Today, whenever you step into any starred fine-dining restaurant or hotel, you will find a brisk and energetic sommelier with a pin of grapes on their jacket, serving the wine elegantly and recommending you wines for your precious dinner. In the past, foreigners dominated this profession, but now there are lots of new faces and local sommeliers who are well-trained. Thanks to the Hong Kong Sommelier Association (HKSA), we are pleased to talk to the Chairman, Mr Nelson Chow and Vice-Chairman, Mr Edwin Chan about the past and future of HKSA.
Back in the 90’s, the association was just a wine club formed by local F&B professionals for fun, which was not very well-organized and without any objective or goal. In 1997, Nelson and some other wine professionals formed a more organized association that provided a professional environment for the sommeliers working in Hong Kong. At that time, sommeliers were mostly foreigners; the Chinese who were familiar with wines were mainly the experienced managers working in “steakhouses” and prestigious restaurants. The Hong Kong Sommelier Association started with some regular meetings, social activities and sharing of wines and news in the industry. The group at the time consisted of less than 20 members.
At that time, the wine industry was not that active, and the demand for professional sommeliers in restaurants was not high either because of the economic recession during the 97’. However the committee of the HKSA had never given up but worked hard to expand to a group with 50 members; and they were even able to join the international organization of Association de la Sommelierie Internationale (ASI) in 1998 as the third Asian member after Japan and Korea. They had gained more and more exposure and had also established a professional image. As such, the direction of HKSA became clearer – to promote the industry and to maintain high quality of the profession.
Undergoing the toughest time, this NPO gained more resources and started to develop a set of professional training and assessment system for sommeliers in 2004. Edwin mentioned that there was so little formal wine training in the market, so most of the sommeliers were from overseas who might not have any qualification. The HKSA, as a result, spent a few years to establish the training courses and assessments for different levels, and classification of sommeliers into different classes. The whole process took four years and everything was finalized in 2008. 42 professionals going through examinations and assessments under the system became the first group of certified sommeliers under the HKSA. In 2009, the HKSA announced to the public about the registered system and the first group of sommeliers certified under the association.
Collaborating with VTC, they started to provide more wine training and certified courses at different levels for the F&B industry. Nelson and Edwin emphasized that these trainings are different from other wine courses provided in the market now. Their training is more tailor-made for professionals who want to become sommeliers. Besides learning wine knowledge, they will have to master the skill as a sommelier, which includes wine serving, wine selection, wine marketing, cellar management and food and wine pairings etc. The professional members of the HKSA consist of the following levels: professional Members – for people from the F&B sector; sommeliers – professional members who are well trained and passed the assessment by the HKSA; senior Sommeliers – sommeliers qualified with working experience, received higher level of training and passed the assessment; professional Sommeliers – Senior Sommeliers who are experienced and achieved a very high standard. They have to be experienced in wine training and education and could represent the HKSA in public activities.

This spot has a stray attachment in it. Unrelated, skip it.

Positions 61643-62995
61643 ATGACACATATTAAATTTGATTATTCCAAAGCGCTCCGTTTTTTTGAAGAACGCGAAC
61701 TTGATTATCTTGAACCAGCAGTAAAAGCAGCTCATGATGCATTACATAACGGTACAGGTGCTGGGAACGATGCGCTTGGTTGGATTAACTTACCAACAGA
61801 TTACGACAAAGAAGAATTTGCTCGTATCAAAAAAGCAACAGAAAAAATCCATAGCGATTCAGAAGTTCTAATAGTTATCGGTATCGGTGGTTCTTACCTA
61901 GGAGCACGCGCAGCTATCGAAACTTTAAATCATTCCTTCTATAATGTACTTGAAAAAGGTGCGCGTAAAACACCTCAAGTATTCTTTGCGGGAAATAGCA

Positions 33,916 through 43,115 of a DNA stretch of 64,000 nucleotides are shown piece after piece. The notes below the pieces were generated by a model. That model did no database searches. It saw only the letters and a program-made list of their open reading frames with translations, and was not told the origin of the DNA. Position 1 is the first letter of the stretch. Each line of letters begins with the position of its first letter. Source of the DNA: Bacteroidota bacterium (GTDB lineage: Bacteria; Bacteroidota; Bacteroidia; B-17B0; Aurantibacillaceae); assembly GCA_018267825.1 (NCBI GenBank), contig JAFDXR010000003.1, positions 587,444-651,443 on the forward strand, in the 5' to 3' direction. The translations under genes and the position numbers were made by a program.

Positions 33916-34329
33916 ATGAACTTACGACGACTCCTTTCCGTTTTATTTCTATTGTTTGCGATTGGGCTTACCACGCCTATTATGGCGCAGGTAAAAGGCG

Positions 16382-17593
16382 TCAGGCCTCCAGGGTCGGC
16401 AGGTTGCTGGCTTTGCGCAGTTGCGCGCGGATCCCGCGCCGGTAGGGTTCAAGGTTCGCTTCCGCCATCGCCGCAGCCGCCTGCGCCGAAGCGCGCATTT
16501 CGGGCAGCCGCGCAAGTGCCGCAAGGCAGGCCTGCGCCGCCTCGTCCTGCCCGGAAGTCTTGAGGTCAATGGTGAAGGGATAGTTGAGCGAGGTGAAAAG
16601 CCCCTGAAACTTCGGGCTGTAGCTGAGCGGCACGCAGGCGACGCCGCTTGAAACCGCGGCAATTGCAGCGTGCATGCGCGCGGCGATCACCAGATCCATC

Because of the rapid development of wine market, there are now more wine afficionados in Hong Kong. In order to provide a platform for the general public, wine merchants and sommeliers to share wine culture, the HKSA has developed another membership system to provide training for the general public and wine professionals working in wine importers, distributors and retailers. They are also organizing activities like tastings, interest groups and certification programmes, with the aim of promoting wine culture in Hong Kong. The associated members are also divided into three categories: Associated Members; Wine Connoisseurs; and Professional Wine Tasters.
Through different training and certification, associated members would gain recognition in the industry, which helps promote wine culture. Seeing a high demand for sommeliers in Hong Kong and China, Nelson and Edwin hope to provide more proper and professional wine training for the people in the industry as the traditional way of learning to be sommeliers was outdated and not organized. They want to train up more local sommeliers that are well recognized and could represent Hong Kong to join international competitions. In China, with the growth of F&B industry, the demand for professional sommeliers is very high. As the only recognized sommelier association in Greater China region, the HKSA has already started to work with some mainland organizations to provide professional trainings for the Chinese sommeliers.